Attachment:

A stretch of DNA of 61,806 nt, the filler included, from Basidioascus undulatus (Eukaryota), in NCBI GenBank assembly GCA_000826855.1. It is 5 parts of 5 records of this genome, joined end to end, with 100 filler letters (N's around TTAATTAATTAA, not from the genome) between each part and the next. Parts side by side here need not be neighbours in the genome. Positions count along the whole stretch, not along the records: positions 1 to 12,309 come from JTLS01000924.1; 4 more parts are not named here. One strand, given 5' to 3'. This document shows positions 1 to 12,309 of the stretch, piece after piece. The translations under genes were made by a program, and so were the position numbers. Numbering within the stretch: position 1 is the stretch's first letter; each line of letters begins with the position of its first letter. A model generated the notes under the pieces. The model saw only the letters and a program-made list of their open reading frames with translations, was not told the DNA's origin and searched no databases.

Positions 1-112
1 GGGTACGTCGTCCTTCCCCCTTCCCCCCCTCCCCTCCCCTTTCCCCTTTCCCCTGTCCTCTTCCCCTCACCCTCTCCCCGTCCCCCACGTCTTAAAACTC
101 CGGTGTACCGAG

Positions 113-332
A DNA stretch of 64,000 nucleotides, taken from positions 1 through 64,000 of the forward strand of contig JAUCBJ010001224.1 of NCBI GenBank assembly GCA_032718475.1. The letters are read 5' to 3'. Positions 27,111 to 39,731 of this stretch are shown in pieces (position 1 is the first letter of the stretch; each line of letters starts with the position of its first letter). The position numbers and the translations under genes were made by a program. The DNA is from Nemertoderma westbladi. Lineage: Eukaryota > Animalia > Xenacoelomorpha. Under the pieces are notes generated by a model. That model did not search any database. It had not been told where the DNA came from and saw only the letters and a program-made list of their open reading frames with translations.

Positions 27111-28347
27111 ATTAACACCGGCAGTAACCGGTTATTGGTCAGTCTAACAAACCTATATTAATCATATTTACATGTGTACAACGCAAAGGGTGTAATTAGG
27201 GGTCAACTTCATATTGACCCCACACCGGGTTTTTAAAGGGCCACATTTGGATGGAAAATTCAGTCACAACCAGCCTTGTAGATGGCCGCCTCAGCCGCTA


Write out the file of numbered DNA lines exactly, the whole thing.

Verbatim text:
A stretch of DNA of 61,806 nt, the filler included, from Basidioascus undulatus (Eukaryota), in NCBI GenBank assembly GCA_000826855.1. It is 5 parts of 5 records of this genome, joined end to end, with 100 filler letters (N's around TTAATTAATTAA, not from the genome) between each part and the next. Parts side by side here need not be neighbours in the genome. Positions count along the whole stretch, not along the records: positions 1 to 12,309 come from JTLS01000924.1; 4 more parts are not named here. One strand, given 5' to 3'. This document shows positions 1 to 12,309 of the stretch, piece after piece. The translations under genes were made by a program, and so were the position numbers. Numbering within the stretch: position 1 is the stretch's first letter; each line of letters begins with the position of its first letter. A model generated the notes under the pieces. The model saw only the letters and a program-made list of their open reading frames with translations, was not told the DNA's origin and searched no databases.

Positions 1-112
1 GGGTACGTCGTCCTTCCCCCTTCCCCCCCTCCCCTCCCCTTTCCCCTTTCCCCTGTCCTCTTCCCCTCACCCTCTCCCCGTCCCCCACGTCTTAAAACTC
101 CGGTGTACCGAG

Positions 113-332
A DNA stretch of 64,000 nucleotides, taken from positions 1 through 64,000 of the forward strand of contig JAUCBJ010001224.1 of NCBI GenBank assembly GCA_032718475.1. The letters are read 5' to 3'. Positions 27,111 to 39,731 of this stretch are shown in pieces (position 1 is the first letter of the stretch; each line of letters starts with the position of its first letter). The position numbers and the translations under genes were made by a program. The DNA is from Nemertoderma westbladi. Lineage: Eukaryota > Animalia > Xenacoelomorpha. Under the pieces are notes generated by a model. That model did not search any database. It had not been told where the DNA came from and saw only the letters and a program-made list of their open reading frames with translations.

Positions 27111-28347
27111 ATTAACACCGGCAGTAACCGGTTATTGGTCAGTCTAACAAACCTATATTAATCATATTTACATGTGTACAACGCAAAGGGTGTAATTAGG
27201 GGTCAACTTCATATTGACCCCACACCGGGTTTTTAAAGGGCCACATTTGGATGGAAAATTCAGTCACAACCAGCCTTGTAGATGGCCGCCTCAGCCGCTA